• Topical minoxidil is a commonly used treatment for hair loss, particularly in cases of androgenetic alopecia (male pattern baldness or female pattern hair loss). It is available over the counter in various strengths, typically as a solution or foam, and is applied directly to the scalp.
  • 5-alpha-reductase inhibitors:  Oral medication used to treat hair loss, specifically in cases of male pattern baldness. It works by blocking the conversion of testosterone to dihydrotestosterone (DHT), a hormone that contributes to hair loss. It is most effective in the early stages of hair loss and needs to be taken daily. Common side effects include decreased libido and sexual function.
  • Regenerative medicine treatments, such as Platelet-Rich Plasma (PRP) and Regenera Activa, have gained attention as a new trend in treating androgenic alopecia, also known as male pattern baldness or female pattern hair loss. These treatments aim to stimulate hair growth and improve hair density by utilizing the regenerative properties of platelets or regenerative cells obtained from the patient's own body. While there is anecdotal evidence and some preliminary research suggesting their potential benefits, further scientific studies are still needed to establish their efficacy, determine the optimal treatment protocols, and evaluate long-term results.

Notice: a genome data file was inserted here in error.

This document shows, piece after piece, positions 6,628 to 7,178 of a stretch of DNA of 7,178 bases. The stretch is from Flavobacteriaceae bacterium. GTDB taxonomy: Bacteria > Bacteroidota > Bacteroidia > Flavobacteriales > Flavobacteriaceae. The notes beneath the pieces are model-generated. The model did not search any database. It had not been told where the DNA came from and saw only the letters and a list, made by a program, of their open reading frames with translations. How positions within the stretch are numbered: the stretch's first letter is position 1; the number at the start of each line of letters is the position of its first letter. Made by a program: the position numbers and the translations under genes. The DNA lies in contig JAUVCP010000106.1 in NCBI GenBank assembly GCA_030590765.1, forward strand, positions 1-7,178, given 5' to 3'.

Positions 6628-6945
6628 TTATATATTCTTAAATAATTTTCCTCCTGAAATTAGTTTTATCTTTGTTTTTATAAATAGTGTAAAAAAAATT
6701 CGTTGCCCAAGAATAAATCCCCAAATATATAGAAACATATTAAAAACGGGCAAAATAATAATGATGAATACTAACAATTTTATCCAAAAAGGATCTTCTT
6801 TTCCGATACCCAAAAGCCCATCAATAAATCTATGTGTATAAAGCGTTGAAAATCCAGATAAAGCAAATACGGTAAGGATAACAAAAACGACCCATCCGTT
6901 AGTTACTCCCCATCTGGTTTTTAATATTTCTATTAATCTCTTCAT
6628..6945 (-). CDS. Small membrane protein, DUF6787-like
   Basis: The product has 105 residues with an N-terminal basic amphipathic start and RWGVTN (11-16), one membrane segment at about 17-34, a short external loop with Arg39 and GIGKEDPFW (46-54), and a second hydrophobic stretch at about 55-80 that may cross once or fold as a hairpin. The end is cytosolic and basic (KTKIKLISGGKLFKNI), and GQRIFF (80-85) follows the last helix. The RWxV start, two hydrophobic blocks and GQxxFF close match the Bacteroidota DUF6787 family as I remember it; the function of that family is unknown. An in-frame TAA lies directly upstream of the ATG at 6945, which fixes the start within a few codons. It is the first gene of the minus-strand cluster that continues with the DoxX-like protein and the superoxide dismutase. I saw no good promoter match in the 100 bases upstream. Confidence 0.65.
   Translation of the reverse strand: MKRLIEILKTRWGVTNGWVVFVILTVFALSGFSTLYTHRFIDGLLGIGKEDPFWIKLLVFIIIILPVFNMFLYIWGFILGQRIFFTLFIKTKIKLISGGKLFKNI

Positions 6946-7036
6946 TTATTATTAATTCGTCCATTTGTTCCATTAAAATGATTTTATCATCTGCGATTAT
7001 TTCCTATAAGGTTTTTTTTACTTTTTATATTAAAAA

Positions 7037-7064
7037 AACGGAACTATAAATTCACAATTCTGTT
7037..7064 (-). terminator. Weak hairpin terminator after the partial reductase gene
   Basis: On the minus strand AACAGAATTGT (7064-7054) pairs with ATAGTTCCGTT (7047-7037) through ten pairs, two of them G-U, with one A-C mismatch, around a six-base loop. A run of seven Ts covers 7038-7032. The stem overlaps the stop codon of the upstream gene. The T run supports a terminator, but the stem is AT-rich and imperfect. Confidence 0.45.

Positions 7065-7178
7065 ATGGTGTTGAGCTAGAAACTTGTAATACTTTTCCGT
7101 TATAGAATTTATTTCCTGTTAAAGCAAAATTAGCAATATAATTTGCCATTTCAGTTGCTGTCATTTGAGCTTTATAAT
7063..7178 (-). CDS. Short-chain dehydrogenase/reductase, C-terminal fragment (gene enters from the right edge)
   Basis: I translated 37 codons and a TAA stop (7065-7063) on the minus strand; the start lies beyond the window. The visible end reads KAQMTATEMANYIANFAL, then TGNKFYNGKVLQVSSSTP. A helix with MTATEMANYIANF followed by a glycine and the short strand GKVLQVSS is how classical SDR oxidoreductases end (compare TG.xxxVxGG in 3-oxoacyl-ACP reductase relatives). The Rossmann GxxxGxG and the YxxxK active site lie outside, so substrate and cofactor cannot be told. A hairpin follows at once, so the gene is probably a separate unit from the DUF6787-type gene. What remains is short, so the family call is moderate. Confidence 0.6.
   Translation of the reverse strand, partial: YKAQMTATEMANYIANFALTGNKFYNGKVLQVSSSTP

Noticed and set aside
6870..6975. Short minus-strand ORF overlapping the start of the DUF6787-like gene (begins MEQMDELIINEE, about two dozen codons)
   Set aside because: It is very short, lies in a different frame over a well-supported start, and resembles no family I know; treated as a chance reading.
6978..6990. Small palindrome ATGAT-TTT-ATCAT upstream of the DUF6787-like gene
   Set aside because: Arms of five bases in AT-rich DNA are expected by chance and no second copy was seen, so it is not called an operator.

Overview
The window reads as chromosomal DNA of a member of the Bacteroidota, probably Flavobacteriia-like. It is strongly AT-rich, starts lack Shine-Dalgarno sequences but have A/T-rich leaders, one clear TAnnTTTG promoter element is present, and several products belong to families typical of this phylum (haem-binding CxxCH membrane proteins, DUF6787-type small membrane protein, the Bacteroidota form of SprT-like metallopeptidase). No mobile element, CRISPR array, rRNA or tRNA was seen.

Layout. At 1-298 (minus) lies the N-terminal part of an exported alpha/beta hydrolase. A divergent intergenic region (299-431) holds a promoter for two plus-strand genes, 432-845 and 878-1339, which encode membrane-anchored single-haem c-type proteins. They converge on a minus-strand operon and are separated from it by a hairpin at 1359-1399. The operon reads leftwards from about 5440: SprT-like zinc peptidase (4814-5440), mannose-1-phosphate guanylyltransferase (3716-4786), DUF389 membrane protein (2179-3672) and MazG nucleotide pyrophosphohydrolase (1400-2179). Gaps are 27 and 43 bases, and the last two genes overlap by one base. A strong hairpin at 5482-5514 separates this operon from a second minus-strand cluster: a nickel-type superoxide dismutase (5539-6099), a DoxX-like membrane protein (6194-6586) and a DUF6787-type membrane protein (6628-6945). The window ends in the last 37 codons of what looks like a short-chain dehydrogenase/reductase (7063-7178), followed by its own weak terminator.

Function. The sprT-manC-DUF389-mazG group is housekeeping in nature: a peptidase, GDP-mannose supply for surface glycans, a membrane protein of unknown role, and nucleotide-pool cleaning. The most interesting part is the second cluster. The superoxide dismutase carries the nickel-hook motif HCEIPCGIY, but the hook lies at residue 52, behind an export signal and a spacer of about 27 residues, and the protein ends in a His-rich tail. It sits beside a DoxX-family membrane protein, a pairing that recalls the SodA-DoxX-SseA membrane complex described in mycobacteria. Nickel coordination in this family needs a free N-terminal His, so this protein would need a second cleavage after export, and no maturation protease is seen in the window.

• Minoxidil solution: Minoxidil has been found to be effective in slowing down or stopping the progression of hair loss in FPHL. 
  • Hormonal treatment: Oral medications that block the effects of androgens (male hormones) are sometimes used to treat FPHL. These may include spironolactone, cyproterone, finasteride, and flutamide. Hormonal treatment can help in improving hair growth, reducing shedding, and increasing hair density.
  • Combination therapy: Some studies have shown that a combination of low-dose oral minoxidil (e.g., 2.5 mg daily) and spironolactone (25 mg daily) can significantly enhance hair growth, minimize hair loss, and improve hair density in FPHL.

Our goal is primarily to slow down or halt hair loss rather than achieve complete regrowth. Results can vary among individuals, and it may take at least six months of continuous treatment before assessing the benefits. Long-term treatment is usually necessary to maintain the positive effects.